Ramp rates, for “Unserved Demand” much higher in this future world

I’m running out of time – prior to my talk at All Energy this Thursday.

In order to provide the basis for some objective commentary about how Demand Response, and storage, might play a role in a future world high on intermittent (wind and solar) supply, I have been crunching some numbers – as noted in this post (about the demand shape), and this follow-on (about spillage) last week.

The shape that “Scheduled Demand” would take in this future 10x world is certainly different to that which currently applies – representing a challenge for “keeping the lights on” through a combination of other technologies including:
1)  Storage, reinjected into the grid at times that would help to moderate the peak demand that would otherwise be experienced;
2)  Demand Response, to moderate times of “super peak” demand; and
3)  Other forms of (more controllable) generation.

In a word, the challenge would be summed up as “Peakiness”.

I’ve been scratching my head, trying to work out the most effective way to deploy storage and Demand Response (from a system-wide perspective over the full year modelled) – playing Adam Smith.

One chart that particularly jumped out at me was the following, highlighting how significantly the shape of demand curve will have changed in this future world, with ramp rates being considerably higher – both up, and down – than is currently experienced:

Much greater ramp rate of demand in this future scenario

Returning to my “clapped out 2nd car” analogy to represent the fleet of dispatchable plant that will still be required (to the limits of what storage and demand response cannot otherwise provide for), my suspicion is that the current fleet of thermal assets would be hastened into retirement if they were collectively asked to be as dynamic as this chart would indicate in this 10X world.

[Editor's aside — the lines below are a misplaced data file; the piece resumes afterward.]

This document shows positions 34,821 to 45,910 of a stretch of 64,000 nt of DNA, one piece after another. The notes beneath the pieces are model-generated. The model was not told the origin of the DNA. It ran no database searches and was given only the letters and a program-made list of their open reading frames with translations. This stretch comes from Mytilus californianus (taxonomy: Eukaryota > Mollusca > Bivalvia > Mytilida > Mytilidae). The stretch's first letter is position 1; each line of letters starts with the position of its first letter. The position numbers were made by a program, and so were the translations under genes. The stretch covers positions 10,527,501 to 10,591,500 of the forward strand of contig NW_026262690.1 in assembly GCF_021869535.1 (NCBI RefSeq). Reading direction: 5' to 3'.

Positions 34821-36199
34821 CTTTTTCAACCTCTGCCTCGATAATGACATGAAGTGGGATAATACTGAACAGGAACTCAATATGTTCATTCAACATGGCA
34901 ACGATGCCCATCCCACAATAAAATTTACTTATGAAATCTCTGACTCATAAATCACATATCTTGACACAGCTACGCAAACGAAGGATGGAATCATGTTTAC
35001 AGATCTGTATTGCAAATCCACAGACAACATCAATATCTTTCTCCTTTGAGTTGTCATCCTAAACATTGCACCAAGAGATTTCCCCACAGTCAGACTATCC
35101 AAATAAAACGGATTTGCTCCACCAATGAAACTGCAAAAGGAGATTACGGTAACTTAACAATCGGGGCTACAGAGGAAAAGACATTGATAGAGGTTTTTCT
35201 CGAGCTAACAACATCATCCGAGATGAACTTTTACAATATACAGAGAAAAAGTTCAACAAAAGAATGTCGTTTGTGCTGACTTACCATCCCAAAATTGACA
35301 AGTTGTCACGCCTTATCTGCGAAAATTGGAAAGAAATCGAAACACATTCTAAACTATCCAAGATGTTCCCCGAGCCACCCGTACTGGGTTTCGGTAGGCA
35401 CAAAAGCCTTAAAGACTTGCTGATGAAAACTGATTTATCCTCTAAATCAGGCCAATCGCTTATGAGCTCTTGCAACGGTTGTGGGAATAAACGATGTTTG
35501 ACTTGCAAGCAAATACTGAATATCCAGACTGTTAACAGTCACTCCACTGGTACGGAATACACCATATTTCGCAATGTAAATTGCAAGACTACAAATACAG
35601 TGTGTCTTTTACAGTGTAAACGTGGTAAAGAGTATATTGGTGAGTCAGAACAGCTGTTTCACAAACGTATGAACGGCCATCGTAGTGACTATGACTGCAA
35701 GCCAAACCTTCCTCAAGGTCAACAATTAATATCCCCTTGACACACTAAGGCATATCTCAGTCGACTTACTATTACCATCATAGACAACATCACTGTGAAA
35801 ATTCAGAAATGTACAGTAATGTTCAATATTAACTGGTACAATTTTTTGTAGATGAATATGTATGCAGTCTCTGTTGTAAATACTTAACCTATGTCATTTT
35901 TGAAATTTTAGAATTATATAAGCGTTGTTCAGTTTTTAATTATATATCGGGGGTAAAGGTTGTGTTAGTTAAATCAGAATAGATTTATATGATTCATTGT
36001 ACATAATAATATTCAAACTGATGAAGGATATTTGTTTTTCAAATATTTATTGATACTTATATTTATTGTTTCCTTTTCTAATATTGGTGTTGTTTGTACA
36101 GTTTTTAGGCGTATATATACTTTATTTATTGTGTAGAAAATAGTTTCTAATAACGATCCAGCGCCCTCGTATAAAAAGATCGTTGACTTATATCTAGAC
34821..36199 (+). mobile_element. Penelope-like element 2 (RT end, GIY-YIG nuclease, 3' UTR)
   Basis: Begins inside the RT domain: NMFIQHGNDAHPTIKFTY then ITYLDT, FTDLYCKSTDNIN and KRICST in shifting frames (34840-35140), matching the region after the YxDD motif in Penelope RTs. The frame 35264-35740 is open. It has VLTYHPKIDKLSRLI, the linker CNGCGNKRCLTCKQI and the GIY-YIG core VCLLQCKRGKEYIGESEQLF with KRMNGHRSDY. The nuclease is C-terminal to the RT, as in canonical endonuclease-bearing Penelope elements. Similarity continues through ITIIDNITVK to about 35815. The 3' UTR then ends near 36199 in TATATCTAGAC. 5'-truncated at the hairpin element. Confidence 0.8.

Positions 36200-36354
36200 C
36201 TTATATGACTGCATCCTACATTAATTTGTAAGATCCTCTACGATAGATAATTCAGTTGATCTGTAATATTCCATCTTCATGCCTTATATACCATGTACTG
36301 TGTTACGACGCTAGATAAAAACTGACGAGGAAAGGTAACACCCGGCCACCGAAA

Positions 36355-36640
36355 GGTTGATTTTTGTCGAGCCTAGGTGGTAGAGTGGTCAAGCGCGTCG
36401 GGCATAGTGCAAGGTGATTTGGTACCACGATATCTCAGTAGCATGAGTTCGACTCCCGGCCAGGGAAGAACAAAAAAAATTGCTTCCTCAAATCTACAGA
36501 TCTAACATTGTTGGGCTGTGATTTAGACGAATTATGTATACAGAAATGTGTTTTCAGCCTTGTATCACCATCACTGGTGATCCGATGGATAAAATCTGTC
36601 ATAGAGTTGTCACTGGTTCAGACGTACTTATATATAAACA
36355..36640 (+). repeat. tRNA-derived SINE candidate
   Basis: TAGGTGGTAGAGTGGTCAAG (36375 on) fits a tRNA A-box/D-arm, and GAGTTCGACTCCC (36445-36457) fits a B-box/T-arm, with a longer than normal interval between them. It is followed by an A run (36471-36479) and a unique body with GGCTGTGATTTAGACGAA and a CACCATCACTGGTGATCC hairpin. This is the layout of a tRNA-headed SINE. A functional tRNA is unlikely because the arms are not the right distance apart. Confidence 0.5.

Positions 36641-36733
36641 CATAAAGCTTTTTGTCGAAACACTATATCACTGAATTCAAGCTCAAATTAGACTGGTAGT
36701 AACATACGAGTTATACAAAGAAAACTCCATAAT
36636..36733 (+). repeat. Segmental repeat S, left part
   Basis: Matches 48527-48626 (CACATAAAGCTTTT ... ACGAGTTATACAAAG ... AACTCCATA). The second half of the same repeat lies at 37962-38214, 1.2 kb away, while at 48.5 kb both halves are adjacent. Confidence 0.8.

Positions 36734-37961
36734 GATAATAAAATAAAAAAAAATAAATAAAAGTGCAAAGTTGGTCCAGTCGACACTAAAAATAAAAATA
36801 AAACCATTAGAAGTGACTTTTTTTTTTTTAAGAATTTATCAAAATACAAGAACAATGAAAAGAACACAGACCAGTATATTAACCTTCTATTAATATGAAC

Of course, by the time we have 10x the amount of solar and wind installed (if that were to happen) the existing fleet of thermal assets would have long since retired.

The engineers choosing the new fleet of plant to replace them will need to take the much higher, cycling-induced creep and fatigue loading the above would represent into account in providing for the new fleet that will replace them…

Back to the presentation…

About the Author

Paul McArdle
One of three founders of Global-Roam back in 2000, Paul has been CEO of the company since that time. As an author on WattClarity, Paul's focus has been to help make the electricity market more understandable.

3 Comments on "Ramp rates, for “Unserved Demand” much higher in this future world"

  1. Paul
    How right you are about the need for better ramp rates in the “new electricity supply world”. In its response to the AEMC review of the AER ramp rate rule change, the Major Energy Users commented to the AEMC that the AEMC should be looking to the minimum ramp rates needed for the future market rather than setting ramp rates that could be provided by the existing fleet. By mandating a higher ramp rate requirement on generation plant, the AEMC would recognise the need for more agile plant in the future but could also provide a mechanism for allowing exemptions for existing low ramp rate plant.
    But the AEMC persisted with a low ramp rate minimum in its preferred rule change

  2. Some of our rapid-response fleet has come from hydro, and some from gas. An ideal gas plant would have its own storage facility nearby so it is not at the mercy of the spot gas market. The only one like this I am aware of like this is Mortlake, which has a nearby gasfield as its storage facility a start-up time of less than 5-minutes.

    An interesting scenario is emerging for this coming season for drought-affected Tasmania. Their 2 main storages – Great Lake and Lake Gordon – have shown virtually no net replenishment since their power stations were run hard until the end of the carbon tax in July last year. Has the owner of Hydro Tasmania (the Tasmanian government) been asking too much in dividends, rather than sparing these dams by more imports from Victoria ? If water levels get close to the low supply levels on the intake structures, they may be in some trouble which they may blame on the drought, but is really because of their own management. Meanwhile Snowy Hydro has managed its resources much more conservatively.

    • Re: Malcolm. I think line-packing is pretty common for a lot of gas generators in Australia – which is really just storage by another name.

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